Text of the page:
For higher quality, larger printing, Canon offers the PIXMA PRO-1, which can handle media up to 13 x 19”.  This printer is known for having one of the widest printable dynamic ranges possible, providing an impressive separation of tones in the darker regions, due to its 12-color LUCIA Pigment Ink System that includes five separate monochrome cartridges. This printer also utilizes a Chroma Optimizer for maintaining a consistent ink droplet height to give prints an evenly brilliant appearance, reduced metamerism and greater visual depth. Even larger still is the Epson Stylus Pro 4900 that can accept media up to 17” wide, including roll papers. The Epson 4900 utilizes an 11-ink system, called UltraChrome HDR Ink, which provides an extremely wide color gamut that has been certified by Pantone to cover 98% of the Formula Guide Solid Coated. This level of accuracy and printing breadth is necessary for producing prints of the highest quality for galleries, museums and collectors.

All of these tools certainly aid the overall experience when using Lightroom and help you to garner the full benefits of the whole program. From keeping an accurate backup and archive of your files to inputting and outputting to various media, Lightroom has quickly become an efficient tool for use in almost all aspects of digital production. The productivity afforded by Lightroom is the greatest benefit, which is closely followed by its close integration to the fully fledged version of Adobe Photoshop for more intensive fine-tuning and retouching of imagery.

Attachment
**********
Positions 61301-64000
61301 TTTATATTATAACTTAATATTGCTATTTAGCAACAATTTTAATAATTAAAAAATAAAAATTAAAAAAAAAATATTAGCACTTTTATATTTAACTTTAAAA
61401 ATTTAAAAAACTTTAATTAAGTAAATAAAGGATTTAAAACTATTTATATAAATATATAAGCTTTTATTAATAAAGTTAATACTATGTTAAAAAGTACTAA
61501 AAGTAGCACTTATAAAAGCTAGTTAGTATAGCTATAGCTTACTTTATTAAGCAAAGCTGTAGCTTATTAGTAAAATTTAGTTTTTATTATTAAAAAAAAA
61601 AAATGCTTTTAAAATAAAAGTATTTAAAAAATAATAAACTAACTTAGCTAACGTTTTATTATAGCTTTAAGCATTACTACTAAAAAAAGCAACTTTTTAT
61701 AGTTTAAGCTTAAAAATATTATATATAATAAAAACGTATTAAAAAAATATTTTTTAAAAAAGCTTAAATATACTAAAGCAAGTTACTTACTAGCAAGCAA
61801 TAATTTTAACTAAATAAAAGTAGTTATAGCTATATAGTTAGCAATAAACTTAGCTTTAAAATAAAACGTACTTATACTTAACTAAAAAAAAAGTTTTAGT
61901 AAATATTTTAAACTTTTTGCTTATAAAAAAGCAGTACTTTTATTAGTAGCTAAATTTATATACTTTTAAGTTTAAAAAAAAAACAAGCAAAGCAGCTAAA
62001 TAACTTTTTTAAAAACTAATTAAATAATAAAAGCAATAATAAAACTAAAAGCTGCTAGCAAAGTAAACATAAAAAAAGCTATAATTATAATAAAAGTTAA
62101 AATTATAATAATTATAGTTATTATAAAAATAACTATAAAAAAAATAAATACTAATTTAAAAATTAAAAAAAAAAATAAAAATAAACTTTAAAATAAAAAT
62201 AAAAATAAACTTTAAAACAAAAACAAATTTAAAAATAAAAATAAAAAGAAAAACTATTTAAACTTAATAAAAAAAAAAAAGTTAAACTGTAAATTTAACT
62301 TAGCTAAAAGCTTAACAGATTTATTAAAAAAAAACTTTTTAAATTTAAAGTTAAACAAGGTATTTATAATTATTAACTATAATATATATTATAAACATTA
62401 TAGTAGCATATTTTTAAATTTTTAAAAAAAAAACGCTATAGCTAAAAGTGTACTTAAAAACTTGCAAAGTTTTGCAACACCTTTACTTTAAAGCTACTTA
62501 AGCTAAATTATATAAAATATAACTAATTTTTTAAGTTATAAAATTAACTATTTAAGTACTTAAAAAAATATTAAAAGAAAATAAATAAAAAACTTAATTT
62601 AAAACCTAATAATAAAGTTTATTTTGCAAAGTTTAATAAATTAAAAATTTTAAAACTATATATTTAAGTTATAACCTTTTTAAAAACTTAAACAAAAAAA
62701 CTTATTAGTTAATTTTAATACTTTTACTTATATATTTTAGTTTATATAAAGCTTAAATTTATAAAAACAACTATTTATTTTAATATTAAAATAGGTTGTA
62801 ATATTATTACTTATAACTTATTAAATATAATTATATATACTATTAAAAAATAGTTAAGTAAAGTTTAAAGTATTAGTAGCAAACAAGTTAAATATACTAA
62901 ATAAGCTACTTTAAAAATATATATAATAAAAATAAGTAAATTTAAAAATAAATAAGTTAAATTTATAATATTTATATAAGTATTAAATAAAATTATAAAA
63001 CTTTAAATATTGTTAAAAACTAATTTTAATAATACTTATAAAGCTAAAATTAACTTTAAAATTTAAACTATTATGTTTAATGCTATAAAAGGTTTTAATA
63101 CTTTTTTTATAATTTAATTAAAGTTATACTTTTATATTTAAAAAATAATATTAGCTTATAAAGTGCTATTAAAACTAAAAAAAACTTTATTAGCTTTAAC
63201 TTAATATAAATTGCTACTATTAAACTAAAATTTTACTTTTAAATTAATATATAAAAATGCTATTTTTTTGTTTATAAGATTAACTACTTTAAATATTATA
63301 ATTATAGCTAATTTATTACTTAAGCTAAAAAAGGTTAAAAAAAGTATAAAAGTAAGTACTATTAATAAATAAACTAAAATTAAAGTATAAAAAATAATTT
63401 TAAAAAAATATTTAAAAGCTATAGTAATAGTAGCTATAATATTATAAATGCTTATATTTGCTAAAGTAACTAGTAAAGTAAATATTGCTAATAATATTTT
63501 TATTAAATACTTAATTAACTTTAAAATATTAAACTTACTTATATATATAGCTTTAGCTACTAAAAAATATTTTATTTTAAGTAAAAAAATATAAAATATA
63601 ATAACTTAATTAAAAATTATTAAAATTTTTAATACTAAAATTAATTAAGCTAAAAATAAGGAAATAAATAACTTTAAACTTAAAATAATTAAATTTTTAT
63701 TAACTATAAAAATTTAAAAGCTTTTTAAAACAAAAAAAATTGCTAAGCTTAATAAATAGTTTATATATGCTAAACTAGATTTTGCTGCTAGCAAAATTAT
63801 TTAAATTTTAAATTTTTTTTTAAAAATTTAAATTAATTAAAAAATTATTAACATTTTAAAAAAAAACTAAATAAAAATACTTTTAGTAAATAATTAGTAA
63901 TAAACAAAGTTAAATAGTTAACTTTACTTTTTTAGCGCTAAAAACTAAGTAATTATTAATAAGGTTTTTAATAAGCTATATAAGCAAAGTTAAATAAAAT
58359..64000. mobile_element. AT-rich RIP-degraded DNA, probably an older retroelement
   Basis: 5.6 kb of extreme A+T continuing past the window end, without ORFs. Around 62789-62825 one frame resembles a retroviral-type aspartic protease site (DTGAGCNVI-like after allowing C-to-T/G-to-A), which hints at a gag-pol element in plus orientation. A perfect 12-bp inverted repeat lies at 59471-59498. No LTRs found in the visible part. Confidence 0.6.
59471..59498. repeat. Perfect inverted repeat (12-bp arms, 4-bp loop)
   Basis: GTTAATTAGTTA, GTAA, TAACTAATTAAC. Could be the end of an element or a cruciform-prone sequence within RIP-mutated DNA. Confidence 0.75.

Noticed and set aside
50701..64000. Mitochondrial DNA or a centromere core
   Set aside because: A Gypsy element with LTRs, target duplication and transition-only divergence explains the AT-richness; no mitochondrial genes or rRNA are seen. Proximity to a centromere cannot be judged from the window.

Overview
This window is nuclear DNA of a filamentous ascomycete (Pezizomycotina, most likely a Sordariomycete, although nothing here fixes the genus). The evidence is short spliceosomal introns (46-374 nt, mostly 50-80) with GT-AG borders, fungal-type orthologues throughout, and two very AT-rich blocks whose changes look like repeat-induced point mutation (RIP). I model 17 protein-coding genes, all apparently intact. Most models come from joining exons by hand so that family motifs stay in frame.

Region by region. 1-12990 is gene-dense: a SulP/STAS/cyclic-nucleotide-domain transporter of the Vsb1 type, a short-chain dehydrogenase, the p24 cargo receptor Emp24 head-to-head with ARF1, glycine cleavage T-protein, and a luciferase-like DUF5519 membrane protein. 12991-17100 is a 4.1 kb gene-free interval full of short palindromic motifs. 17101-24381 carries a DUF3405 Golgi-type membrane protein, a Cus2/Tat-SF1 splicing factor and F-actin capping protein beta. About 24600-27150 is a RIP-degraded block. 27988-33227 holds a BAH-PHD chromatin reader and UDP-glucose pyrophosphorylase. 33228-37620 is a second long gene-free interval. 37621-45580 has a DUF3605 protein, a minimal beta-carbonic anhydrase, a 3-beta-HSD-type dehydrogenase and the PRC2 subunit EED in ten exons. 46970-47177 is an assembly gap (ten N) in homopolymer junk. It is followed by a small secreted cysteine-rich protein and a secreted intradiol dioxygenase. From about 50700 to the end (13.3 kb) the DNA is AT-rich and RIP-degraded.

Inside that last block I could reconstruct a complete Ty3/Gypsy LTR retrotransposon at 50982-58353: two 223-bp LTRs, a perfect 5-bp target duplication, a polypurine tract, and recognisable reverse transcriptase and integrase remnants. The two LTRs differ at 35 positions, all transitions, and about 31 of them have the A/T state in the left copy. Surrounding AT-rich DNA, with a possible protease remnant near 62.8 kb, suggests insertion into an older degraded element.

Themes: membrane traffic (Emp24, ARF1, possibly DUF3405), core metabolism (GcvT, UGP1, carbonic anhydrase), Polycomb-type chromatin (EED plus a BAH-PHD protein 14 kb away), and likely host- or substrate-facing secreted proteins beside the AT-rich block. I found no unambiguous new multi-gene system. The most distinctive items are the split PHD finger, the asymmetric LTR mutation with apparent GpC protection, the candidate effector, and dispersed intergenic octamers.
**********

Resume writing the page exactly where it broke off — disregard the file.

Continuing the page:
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Currently, all my photos are uploaded and managed in iPhoto. All of the books I've read started with creating in Lightroom the same, as best I can tell, photo file management features that exist in iPhoto. Do i need to utilize Lightroom file features in order to achieve good results with its photo processing features?

This article does an inadequate job of discussing Lightroom. It seems its objective is to sell additional products after acquiring the program.

I hate that Lightroom wants to immediately import the images somewhere. What if I want to edit immediately off of my media card? Fortunately, ACDsee allows me to do this. Lightroom has too many cumbersome startup features to be effective when you need to edit fast and on the fly like after a major sporting event.

good article, I noticed the article did not recommend scanners for film/slides.

It would be great to have an article only about scanners.

this article is worthless for what it misleadingly led me here for from the bh email...this has absolutely nothing to with an efficient lightroom workflow, it's all about selling me ****. Had it been titled, "tech and tools to aid in your lightroom workflow" I wouldn't be ticked at wasting my time clicking on the link.